Opinion editor's note: Editorials represent the opinions of the Star Tribune Editorial Board, which operates independently from the newsroom.


For thousands of Minnesota students, receiving financial assistance is the make-or-break factor for pursuing higher education. Receiving monetary aid for college is often contingent upon completing the Free Application for Federal Student Aid (FAFSA) form, which has long been a somewhat tedious process, especially for families with no previous college experience.

The federal Education Department attempted to streamline and update FAFSA last year to make the form simpler and shorter. But the December rollout was plagued by technical glitches and delays, leaving families up in the air about how much assistance they might receive.

That's why additional state resources to help Minnesota students access financial help are so welcome and needed. This week, Lt. Gov. Peggy Flanagan announced that the Minnesota Office of Higher Education (OHE) has awarded two $15,000 grants to nonprofits College Possible and Achieve Twin Cities. The funds will boost staffing for one-on-one consultations and other resources to help students navigate the aid application process.

"A student's financial aid package is often the determining factor in whether they enroll," Flanagan said in a statement. "In Minnesota, we have made historic investments to better support our students and break down financial barriers to ensure anyone who wants to attend college has that opportunity. To all Minnesotans: The time to apply for financial aid is now."

She told an editorial writer that more than $2.5 billion in federal, state and institutional financial aid is typically awarded in Minnesota every year. About 225,000 Minnesotans fill out the FAFSA in a typical year. But due to problems with the system, FAFSA completion rates in the state are down by 16% from last year. That decrease occurred despite the state's 2021 goal of increasing FAFSA filing by five percentage points every year and of closing gaps in filing by Black or Indigenous students and other students of color.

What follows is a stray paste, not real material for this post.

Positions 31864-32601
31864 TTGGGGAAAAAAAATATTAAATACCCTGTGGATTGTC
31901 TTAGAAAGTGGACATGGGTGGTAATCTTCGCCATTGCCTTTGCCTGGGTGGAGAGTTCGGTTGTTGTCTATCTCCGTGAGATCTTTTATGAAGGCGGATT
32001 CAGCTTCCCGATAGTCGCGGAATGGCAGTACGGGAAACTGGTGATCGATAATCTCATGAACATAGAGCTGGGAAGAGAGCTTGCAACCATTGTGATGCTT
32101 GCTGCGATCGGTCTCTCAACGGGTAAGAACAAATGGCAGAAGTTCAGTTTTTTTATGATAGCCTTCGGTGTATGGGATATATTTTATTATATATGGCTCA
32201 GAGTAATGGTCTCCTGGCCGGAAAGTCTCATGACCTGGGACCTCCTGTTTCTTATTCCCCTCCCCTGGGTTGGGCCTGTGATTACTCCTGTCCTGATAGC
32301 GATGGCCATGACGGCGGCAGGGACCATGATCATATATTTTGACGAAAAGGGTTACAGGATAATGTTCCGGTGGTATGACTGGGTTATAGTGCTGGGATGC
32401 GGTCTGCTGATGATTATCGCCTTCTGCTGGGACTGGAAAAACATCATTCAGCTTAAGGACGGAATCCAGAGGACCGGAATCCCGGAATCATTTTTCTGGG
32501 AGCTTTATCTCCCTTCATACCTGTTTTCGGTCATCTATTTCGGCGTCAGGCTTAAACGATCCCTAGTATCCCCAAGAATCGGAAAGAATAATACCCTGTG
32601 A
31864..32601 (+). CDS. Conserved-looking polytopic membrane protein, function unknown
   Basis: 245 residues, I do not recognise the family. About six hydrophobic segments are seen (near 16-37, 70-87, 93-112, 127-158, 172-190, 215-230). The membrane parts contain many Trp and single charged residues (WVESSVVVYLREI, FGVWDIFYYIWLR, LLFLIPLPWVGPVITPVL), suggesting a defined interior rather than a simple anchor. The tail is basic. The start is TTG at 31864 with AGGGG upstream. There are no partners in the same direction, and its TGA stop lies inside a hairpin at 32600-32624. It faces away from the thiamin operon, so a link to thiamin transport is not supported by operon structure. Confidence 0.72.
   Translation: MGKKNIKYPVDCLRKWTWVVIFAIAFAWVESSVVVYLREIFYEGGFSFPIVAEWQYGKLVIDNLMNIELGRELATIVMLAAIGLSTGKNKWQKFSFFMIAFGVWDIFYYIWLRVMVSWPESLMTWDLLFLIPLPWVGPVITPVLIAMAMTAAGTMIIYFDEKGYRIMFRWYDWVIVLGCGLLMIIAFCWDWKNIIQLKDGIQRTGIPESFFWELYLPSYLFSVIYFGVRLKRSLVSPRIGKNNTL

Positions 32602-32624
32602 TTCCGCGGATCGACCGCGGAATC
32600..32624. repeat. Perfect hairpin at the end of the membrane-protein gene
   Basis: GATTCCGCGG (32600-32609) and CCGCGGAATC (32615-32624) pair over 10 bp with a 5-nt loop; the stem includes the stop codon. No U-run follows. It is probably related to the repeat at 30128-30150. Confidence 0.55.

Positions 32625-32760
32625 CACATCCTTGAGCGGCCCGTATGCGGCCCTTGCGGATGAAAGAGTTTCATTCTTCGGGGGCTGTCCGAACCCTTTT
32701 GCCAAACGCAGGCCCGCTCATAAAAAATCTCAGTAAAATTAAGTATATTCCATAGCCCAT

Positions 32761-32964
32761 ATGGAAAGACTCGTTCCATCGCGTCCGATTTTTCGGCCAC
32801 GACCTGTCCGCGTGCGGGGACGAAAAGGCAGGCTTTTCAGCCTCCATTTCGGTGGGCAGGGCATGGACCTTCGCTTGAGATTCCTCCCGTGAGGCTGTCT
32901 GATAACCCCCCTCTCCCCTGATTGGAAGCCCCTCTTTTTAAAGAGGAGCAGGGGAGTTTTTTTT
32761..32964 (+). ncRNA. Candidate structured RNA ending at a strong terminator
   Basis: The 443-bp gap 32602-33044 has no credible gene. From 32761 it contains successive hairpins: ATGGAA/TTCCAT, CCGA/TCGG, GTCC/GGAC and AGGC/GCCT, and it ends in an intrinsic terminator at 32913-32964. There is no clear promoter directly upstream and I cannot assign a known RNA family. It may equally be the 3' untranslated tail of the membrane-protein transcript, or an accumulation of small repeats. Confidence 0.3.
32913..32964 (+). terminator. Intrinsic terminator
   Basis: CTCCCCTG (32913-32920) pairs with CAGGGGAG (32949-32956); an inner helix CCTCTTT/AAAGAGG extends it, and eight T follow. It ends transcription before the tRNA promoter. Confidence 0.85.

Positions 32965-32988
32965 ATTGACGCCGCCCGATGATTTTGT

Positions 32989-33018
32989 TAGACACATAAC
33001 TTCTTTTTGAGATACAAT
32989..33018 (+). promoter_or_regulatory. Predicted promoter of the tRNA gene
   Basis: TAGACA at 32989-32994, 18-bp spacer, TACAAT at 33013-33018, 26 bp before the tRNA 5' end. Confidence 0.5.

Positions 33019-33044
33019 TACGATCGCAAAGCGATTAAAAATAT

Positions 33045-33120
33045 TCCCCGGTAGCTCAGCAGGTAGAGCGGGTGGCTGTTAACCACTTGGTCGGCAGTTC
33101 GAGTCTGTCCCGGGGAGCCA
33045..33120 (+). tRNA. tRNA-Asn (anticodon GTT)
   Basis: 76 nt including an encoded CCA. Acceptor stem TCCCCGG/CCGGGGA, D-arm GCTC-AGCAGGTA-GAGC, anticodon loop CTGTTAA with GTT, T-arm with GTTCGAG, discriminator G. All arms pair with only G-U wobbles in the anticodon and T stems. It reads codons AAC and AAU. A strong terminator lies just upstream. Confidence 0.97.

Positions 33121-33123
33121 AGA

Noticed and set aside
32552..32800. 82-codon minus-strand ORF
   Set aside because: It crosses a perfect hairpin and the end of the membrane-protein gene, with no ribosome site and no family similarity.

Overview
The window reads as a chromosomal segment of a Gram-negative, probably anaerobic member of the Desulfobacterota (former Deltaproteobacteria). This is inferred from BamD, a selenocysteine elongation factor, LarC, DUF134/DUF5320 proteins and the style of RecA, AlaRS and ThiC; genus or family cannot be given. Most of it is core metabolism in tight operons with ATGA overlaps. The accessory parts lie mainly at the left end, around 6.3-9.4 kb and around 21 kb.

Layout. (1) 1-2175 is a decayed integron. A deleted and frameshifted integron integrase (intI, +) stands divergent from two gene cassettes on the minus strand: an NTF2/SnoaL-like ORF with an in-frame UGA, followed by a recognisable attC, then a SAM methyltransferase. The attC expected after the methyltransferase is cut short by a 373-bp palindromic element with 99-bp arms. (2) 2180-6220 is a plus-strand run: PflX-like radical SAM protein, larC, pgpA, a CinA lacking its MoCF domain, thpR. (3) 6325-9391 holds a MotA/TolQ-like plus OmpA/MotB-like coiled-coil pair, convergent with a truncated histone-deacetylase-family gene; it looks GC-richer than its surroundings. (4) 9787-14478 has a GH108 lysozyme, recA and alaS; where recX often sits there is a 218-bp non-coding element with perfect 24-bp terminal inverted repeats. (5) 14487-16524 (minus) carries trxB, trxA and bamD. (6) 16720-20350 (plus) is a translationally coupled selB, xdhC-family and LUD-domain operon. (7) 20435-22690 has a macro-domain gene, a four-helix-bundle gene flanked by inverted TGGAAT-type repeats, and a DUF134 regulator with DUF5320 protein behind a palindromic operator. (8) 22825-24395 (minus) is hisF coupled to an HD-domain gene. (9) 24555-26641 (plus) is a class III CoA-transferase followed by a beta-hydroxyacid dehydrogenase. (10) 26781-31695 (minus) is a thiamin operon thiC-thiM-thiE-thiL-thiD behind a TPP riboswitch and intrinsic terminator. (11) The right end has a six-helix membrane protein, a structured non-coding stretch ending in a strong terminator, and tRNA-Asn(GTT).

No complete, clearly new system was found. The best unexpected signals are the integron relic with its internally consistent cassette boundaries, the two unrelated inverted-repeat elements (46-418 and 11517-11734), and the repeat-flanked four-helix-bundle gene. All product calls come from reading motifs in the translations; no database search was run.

"The smallest technical problem can completely deter already hesitant students and families pursuing higher education — they can just give up," Flanagan said, adding that with the additional resources and some of the glitches resolved, state officials are asking students to try again. With the grants, partner organizations can increase efforts over the summer to provide counseling to get kids into college this fall.

Nationally, the number of students who have successfully submitted the FAFSA is down 29% from this time last year, and the numbers are even lower at schools with more low-income students, according to the National College Attainment Network. Many officials closely monitor the number of student filers to get early predictions of the coming freshmen enrollments.

One of the particularly difficult glitches blocked students from finishing the form if they have a parent without a Social Security number. That problem locked out hundreds of thousands of students who are U.S. citizens or permanent residents but whose parents are not, and it interfered with those attempting to apply under the Dream Act.

To wisely address that and other issues, OHE is also partnering with the Minnesota Department of Education to get information on the FAFSA and Minnesota Dream Act directly into the hands of high school seniors and their families. The application process is beginning to smooth out and award letters are starting to be sent. Still, state leaders and higher education advocates put out a "message of urgency" for Minnesota students: Complete the college financial aid forms.

Students and families should heed that important advice and use the available resources, including tips listed in a recent Star Tribune news article at tinyurl.com/figure-out-aid, to apply for aid now.